Giant Bomb News97 Comments
The Details On Command & Conquer 4
by Jeff Gerstmann on
We get an up-close look at what could be Kane's final ride into the sunset.
When it was first announced that a team at EALA was developing Command & Conquer 4 for release on PC in 2010, it felt like too much, too soon. Since the 2007 release of Command & Conquer 3, that studio has produced two full RTS games, each with its own expansion pack. I suppose I had just gotten a little RTS'd out. That's why EALA's recent visit to our office with a playable version of Command & Conquer 4 turned out to be such a pleasant surprise. The structure of the game looks like a pretty serious departure from what series fans are used to, which could shake things up in a way that appeals to new players while still offering enough of what makes C&C tick to keep the existing players on-board.
The big thing that first struck me about watching C&C4 in action is that it looks like a quicker, more nimble game than its predecessors. This game isn't about building a big base, entrenching, and sending out waves of units to secure your expansion across the map. Heck, in C&C4, you don't even really build a base. Instead, you're working with the crawler, a mobile construction unit that can build all of your other units while rolling around the battlefield. The catch is that it can only store four units while moving. So you'll have to deploy the crawler to let your units out onto the map. This means you aren't building war factories and barracks to build your combat units. Your crawler handles all of that for you. On top of that, if the crawler gets destroyed, it'll respawn, letting you continue the battle.
So without building structures and teching-up in the traditional fashion, unit selection is now handled by a class type, selected when you spawn your crawler. The offense class gets the heaviest units. The defense class gets infantry units, but can also build defensive turrets, useful for guarding locations. The support class controls the skies with its aircraft and can also buff other units with special abilities. But you won't have immediate access to the game's most powerful units. You'll have to earn them.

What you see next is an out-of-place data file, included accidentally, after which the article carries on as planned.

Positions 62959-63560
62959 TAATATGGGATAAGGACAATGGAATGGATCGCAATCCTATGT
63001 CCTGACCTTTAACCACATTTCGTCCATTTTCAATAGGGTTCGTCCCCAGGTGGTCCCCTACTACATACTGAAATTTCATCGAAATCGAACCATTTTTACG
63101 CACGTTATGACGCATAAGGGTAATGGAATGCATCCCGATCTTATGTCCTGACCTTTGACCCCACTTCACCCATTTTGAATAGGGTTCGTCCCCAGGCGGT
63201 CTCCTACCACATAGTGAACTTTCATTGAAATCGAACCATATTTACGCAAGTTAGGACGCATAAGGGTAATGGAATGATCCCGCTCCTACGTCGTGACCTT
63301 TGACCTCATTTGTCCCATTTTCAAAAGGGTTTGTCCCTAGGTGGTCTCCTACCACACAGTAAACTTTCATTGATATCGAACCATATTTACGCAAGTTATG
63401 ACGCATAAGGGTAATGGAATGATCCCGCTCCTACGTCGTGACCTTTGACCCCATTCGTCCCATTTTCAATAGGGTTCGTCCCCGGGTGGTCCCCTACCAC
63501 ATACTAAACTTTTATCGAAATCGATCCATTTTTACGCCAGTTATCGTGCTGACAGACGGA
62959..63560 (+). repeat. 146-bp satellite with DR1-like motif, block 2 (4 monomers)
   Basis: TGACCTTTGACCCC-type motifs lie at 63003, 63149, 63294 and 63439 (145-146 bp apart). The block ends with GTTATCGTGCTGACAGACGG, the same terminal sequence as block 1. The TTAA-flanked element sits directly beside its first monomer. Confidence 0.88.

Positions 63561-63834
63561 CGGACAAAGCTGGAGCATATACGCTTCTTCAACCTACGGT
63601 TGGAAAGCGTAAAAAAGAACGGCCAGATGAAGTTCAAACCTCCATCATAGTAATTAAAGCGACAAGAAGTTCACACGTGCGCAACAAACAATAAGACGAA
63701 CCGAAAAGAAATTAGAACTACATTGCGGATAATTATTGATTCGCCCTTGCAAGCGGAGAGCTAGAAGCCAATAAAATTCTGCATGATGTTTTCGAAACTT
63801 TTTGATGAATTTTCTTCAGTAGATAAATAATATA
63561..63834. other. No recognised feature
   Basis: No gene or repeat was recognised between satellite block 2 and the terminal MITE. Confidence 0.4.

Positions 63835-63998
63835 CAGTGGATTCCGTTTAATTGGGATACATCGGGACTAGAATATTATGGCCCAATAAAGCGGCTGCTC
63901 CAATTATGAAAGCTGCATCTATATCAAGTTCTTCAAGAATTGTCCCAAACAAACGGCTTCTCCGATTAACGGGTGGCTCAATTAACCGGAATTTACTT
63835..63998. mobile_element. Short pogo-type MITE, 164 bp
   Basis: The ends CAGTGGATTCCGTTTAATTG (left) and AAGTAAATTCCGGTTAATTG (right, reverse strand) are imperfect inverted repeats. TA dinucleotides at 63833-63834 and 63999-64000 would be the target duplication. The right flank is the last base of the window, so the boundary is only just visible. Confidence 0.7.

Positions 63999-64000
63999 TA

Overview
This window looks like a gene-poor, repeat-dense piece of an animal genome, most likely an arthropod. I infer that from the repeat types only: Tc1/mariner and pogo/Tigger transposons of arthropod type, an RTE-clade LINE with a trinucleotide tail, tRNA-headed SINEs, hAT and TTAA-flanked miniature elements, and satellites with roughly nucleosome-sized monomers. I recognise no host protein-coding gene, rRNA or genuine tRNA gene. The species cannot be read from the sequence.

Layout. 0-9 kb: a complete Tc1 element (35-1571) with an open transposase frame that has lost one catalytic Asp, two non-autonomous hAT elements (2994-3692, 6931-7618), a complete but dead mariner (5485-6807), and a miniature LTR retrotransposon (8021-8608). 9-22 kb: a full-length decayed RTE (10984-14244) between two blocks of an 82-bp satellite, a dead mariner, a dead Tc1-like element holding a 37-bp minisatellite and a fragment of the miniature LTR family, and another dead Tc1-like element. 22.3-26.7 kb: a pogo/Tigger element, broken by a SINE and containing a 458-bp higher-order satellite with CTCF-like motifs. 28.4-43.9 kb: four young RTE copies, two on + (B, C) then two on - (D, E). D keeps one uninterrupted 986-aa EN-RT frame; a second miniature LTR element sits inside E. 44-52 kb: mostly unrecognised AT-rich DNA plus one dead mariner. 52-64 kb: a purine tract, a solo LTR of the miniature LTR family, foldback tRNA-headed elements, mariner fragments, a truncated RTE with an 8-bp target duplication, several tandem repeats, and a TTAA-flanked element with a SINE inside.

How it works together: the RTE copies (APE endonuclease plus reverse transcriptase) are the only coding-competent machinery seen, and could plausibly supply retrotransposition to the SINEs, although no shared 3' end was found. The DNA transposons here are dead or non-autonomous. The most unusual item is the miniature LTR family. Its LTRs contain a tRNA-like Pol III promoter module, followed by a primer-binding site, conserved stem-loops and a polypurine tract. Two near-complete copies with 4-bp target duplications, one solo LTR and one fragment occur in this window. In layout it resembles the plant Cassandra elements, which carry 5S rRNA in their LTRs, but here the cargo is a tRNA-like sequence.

Command & Conquer 4's experience system is persistent across every mode in the game, from the campaign to offline skirmish matches to online play. An on-screen experience bar lets you know how close you are to the next level, and gaining levels confers benefits in the form of additional units, support powers, and other abilities. There will be multiple ways to gain experience, including the elimination of enemy units, completing objectives, and so on. It sounds like the developers are still determining whether players will have one experience level overall or one level per class.
The multiplayer gameplay in C&C4 will allow for two teams of five to face off in objective-based matches. One such mode will place a number of control points around the map, giving defensive players something to guard while offensive players head out to conquer additional control points. This sounds like it'll really take advantage of the class-based systems in place. Additionally, you'll be able to change classes between spawns, but changing classes will destroy any units you may have on the battlefield to prevent players from simultaneously controlling units from different classes.
The mysterious thing about Command & Conquer 4 seems to be the number of playable factions, but maybe I'm just reading into this. EA is only committing to two factions--GDI and Nod, naturally--but executive producer Mike Glosecki, who came by to show us the game, said that they're only confirming the two main factions "at this time." Take that how you will, I'm probably making a big deal out of nothing... right? Either way, it left me wondering about whatever happened to the Scrin, the alien race that debuted in C&C3. As Command & Conquer 4 is being billed as the conclusion of the series' main story, we'll probably be able to see all of those loose ends tied up when the game is released in 2010.